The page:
On January 27, 2005, a disturbance was investigated at the West Des Moines home of a woman Pierce had been dating for 2½ years. He allegedly choked her, threatened her with a knife and stripped her after an argument over her new boyfriend. Pierce was also accused of causing damage to her apartment and stealing a laptop and camera. After police confirmed Pierce was the focus of their investigation, he was dismissed from the basketball team by coach Steve Alford on February 2, with Alford saying that [Pierce had] betrayed the trust they placed in him when he was given a second chance two years prior. At the time, Pierce was the leading scorer on the team averaging 17.8 points per game, the third-best in the Big Ten Conference, and led the Hawkeyes with 16.1 points a game as a sophomore in 2003–04. Pierce met with Alford for about 15 minutes on February 15, and Pierce's appeal to have his dismissal reconsidered was rejected by Alford. Pierce remained on scholarship and was still attending classes.
Pierce's attorney Alfredo Parrish sought dismissal of the most serious of the charges, first-degree burglary, a felony that carries a maximum penalty of up to 25 years upon conviction. On February 28, 2005, Pierce pleaded not guilty to two charges of first-degree burglary, assault with intent to commit sexual assault and fourth-degree criminal mischief. Because the first-degree burglary charges and the assault charges are felonies, a conviction would mean Pierce could have been sentenced to up to 56 years and fined $9,000. In March, he waived his right to a speedy trial, delaying it from mid-May to a later date. Months later, fresh evidence surfaced that Pierce made more than 200 phone calls to his ex-girlfriend in March and April, which violated a no-contact order.
In May 2005, a judge allowed Pierce to travel outside of Iowa to attend a Chicago, Illinois-based camp in preparation for June's 2005 NBA Draft. Strict conditions were placed on Pierce, including the posting of a $30,000 cash bond, that he stay with his parents in the Chicago area and that he submit a plan outlining his supervision while attending the camp.
In August 2005, he reached a plea bargain and pleaded guilty to third-degree burglary, assault with an intent to commit sexual abuse, false imprisonment, and fourth-degree criminal mischief in Dallas County District Court. He was originally charged with two counts of first-degree burglary, but prosecutors agreed to dismiss these, which would have carried a 25-year sentence. He was sentenced on October 28, 2005 to a five-year suspended sentence on the burglary charge, two years on the assault charge and one year each for false imprisonment and criminal mischief, the sentences to be served concurrently.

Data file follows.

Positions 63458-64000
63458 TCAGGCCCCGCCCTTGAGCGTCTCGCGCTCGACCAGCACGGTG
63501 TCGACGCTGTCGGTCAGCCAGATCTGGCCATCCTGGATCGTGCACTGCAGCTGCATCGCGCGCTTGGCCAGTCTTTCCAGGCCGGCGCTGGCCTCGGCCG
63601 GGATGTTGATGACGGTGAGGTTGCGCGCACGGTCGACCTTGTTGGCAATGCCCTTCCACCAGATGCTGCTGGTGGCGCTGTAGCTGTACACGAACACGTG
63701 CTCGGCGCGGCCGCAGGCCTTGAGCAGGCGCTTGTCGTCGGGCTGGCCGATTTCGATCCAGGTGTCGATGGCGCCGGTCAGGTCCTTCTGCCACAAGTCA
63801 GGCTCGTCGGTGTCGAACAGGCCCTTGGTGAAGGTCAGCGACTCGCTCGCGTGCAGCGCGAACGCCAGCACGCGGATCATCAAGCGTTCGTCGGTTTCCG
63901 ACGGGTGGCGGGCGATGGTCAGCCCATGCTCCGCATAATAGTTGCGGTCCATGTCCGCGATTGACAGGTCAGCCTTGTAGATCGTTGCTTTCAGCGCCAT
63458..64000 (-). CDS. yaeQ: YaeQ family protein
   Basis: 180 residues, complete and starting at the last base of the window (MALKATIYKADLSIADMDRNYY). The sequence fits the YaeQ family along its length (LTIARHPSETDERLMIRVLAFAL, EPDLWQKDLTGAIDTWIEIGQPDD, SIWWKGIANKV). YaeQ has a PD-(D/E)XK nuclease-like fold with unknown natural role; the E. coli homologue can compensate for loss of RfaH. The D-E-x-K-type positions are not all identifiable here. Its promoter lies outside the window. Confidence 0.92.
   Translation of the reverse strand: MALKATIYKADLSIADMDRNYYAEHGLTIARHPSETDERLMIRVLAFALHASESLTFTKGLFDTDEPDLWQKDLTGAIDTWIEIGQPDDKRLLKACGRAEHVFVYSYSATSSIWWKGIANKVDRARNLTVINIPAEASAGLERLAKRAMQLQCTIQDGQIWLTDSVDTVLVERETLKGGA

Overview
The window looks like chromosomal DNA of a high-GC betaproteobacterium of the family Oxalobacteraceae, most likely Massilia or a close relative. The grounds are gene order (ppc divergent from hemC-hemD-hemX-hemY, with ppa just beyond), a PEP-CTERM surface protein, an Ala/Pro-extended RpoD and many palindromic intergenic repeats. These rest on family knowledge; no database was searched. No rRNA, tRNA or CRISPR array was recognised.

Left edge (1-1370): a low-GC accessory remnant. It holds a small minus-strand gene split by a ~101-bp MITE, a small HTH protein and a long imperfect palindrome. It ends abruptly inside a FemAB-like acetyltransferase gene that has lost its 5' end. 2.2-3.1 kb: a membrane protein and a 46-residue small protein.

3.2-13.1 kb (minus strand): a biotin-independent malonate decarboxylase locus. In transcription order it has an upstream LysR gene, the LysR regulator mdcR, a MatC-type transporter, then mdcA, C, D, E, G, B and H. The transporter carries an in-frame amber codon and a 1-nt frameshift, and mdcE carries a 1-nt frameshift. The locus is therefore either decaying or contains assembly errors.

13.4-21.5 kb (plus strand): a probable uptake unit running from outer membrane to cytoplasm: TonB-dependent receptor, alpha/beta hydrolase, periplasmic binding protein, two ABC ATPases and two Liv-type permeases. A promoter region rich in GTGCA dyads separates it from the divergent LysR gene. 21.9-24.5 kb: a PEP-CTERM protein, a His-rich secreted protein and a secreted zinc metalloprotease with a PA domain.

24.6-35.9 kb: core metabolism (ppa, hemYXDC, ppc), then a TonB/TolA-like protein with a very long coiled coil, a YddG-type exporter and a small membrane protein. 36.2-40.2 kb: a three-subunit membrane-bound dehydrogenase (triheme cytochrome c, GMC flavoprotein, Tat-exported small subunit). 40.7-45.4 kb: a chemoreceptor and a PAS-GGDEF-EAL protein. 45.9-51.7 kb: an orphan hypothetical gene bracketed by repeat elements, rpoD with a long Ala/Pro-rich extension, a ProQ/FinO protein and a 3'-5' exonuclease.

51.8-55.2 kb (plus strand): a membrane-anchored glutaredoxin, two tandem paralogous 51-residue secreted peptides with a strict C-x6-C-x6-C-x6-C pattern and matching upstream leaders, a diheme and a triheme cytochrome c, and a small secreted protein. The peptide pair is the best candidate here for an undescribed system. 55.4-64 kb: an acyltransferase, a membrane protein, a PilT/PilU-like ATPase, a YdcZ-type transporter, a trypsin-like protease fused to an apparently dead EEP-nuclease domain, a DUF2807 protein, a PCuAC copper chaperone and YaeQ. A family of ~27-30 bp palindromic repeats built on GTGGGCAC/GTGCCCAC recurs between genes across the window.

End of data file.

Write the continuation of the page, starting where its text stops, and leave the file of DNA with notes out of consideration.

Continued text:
Pierce served 332 days (11 months) of a 2-year sentence at Iowa's Mount Pleasant Correctional Facility before being released on probation on September 24, 2006. Pierce originally sought early release but learned he was denied on August 7, 2006, thus delaying his freedom for several weeks. He received time off for good behavior and participation in prison treatment programs including a 4- to 5-month treatment program for sex offenders. He was to remain on probation for the next four years and one month, and had to register with the Iowa Sex Offender Registry before his release.
Pierce was named to the roster of Golden State Warriors' 2007 NBA Summer League competition in Las Vegas, in which he played impressively, averaging 21.5 points in his first two games. Because the terms of his probation prevented him from leaving Iowa to pursue a career with the NBA, his participation in the Nevada-based summer league was a violation, which resulted in him being sentenced in April 2008 to 30 days' jail.
In September 2008, the Iowa Supreme Court allowed Pierce to leave Iowa to play professionally in France where he signed a $120,000 contract with a team (Hyères-Toulon Var Basket) in their top professional league in which he averaged 13.6 points, 4.4 rebounds and 5.1 assists in 30 French League games. In July 2010 he signed a one-year deal with Greek club Aris BC. In February 2011 he signed with BC Azovmash. He last played for l'Angers Basket Club in France in 2014-15 season.